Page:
(CBS/AP) WESTON, Fla. - U.S. Drug Enforcement Administration agents and local police swept across South Florida on Wednesday and arrested at least five doctors as part of a lengthy undercover operation into illegal pill mills that dispense huge amounts of powerful prescription drugs across the nation.
Speaking at a news conference directly to doctors and clinic owners, Mark Trouville, chief of the Miami DEA field office, warned more arrests are coming, saying, "We have probably bought dope from you - and we're coming to see you soon."
"When people come to Florida to buy these prescription painkillers, when there's no medical necessity, the results are the same -- death," said U.S. Attorney for the Southern District Wilfredo Ferrer, according to CBS affiliate WFOR.
Undercover agents made at least 340 purchases of oxycodone and other painkillers at 40 clinics over the past year, Trouville said.
Federal law enforcement officials said the yearlong probe resulted in initial arrests of 20 people in all, in an operation in Broward, Miami-Dade and Palm Beach counties that involved about 400 law enforcement officers. Six people were charged in a federal indictment and others face state charges, including the physician son of Broward County's medical examiner.
The federal indictment unsealed Wednesday against six people who operated a network of South Florida pain clinics asserts that they trolled the Internet for prospective patients using some 1,600 domain names that captured searches for pain medication. They charged clinic visit fees of between $200 and $350 per patient, and patients could pay additional "VIP" fees to jump ahead in line.
Court documents show this one network dispensed some 660,000 units of oxycodone through five clinics between Jan. 1, 2009, and Dec. 31, 2010. The six operators are charged with oxycodone distribution conspiracy and some with money laundering as well.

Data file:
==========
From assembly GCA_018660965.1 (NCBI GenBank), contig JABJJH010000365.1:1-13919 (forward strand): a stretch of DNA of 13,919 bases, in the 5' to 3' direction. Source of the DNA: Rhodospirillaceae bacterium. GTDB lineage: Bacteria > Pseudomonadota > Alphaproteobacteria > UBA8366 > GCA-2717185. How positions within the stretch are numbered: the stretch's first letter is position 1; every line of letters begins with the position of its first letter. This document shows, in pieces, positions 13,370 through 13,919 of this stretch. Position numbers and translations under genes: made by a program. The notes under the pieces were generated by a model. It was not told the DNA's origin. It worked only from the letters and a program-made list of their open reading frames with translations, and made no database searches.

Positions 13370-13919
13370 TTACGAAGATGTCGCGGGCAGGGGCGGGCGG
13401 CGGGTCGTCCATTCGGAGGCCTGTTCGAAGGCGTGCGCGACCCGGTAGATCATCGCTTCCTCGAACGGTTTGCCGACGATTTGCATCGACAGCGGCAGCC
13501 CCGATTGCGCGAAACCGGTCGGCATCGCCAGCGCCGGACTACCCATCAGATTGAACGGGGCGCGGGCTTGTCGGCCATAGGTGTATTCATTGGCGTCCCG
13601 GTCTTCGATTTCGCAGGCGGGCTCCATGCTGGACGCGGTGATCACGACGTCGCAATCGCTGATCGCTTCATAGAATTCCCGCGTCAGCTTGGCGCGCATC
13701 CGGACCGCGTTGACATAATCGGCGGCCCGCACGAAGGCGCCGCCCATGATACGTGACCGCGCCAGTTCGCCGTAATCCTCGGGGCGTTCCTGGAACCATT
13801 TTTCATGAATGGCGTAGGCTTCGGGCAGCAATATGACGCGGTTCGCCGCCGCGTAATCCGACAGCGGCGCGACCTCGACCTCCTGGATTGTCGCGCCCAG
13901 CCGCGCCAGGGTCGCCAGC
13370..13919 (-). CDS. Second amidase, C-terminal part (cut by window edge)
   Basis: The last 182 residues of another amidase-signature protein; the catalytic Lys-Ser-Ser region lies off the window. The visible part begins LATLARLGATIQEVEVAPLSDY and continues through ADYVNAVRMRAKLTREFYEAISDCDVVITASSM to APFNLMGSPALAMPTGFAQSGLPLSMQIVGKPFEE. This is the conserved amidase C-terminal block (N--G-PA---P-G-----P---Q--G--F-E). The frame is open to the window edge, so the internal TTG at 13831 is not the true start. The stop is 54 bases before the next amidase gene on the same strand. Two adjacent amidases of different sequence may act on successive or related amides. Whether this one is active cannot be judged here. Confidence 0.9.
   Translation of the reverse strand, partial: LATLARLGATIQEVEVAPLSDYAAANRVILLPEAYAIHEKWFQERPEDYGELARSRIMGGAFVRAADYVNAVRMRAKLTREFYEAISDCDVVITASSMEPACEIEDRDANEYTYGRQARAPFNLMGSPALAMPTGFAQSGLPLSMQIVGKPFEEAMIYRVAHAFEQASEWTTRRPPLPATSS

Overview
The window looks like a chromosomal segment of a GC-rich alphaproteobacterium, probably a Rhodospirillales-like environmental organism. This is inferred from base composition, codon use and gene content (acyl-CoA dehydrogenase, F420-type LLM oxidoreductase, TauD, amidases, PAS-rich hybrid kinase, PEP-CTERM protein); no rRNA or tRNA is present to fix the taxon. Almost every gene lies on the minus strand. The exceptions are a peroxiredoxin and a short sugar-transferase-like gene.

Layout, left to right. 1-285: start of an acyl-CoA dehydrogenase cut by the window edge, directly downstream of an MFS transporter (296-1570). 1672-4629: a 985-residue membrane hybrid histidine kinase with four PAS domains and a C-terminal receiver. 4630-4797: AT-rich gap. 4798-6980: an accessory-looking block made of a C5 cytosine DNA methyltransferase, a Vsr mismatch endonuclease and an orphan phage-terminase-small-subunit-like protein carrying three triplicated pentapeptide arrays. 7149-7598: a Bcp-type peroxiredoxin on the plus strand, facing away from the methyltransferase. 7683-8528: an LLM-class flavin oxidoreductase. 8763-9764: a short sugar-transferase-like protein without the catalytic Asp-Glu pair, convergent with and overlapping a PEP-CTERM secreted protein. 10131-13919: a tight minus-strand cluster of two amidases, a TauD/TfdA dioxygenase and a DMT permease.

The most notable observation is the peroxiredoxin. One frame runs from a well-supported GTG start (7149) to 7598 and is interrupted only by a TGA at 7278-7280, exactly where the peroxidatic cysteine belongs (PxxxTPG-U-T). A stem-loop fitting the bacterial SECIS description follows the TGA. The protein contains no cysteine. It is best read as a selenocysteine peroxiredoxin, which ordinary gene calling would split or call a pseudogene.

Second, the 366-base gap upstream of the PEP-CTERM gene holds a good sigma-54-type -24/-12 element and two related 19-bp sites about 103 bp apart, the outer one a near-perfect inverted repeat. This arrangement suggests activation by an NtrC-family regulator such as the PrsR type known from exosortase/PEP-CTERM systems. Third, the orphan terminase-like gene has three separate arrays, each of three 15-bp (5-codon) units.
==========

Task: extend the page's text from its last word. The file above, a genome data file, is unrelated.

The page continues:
Prosecutors in that case seek forfeiture of more than $22 million in cash, real estate and a list of 49 vehicles and boats including exotic Lamborghini sports cars, a Bentley convertible and
U.S. Attorney Wifredo Ferrer said the raids targeted "drug dealers who are hiding behind medical prescriptions."
Affidavits filed by undercover agents show how easy it is to get prescriptions for massive amounts of pills despite complaining only of a stiff neck. In one buy, an agent is warned to stay away from chain drugstores because suspicious prescriptions are easier to track.
"I can't say this enough," a clinic employee is quoting as saying in a recorded visit. "They are not your friend, they are your enemy."
Later, according to the affidavit, the employee adds: "All right. Any questions? All right. Let's get this party started!"
South Florida is the national epicenter for illegal dispensing of prescription drugs such as the highly addictive painkiller oxycodone. State officials said recently that 85 percent of all
oxycodone pills sold in the U.S. come from Florida and that the nation's top 50 medical prescribers of such drugs are located in the state.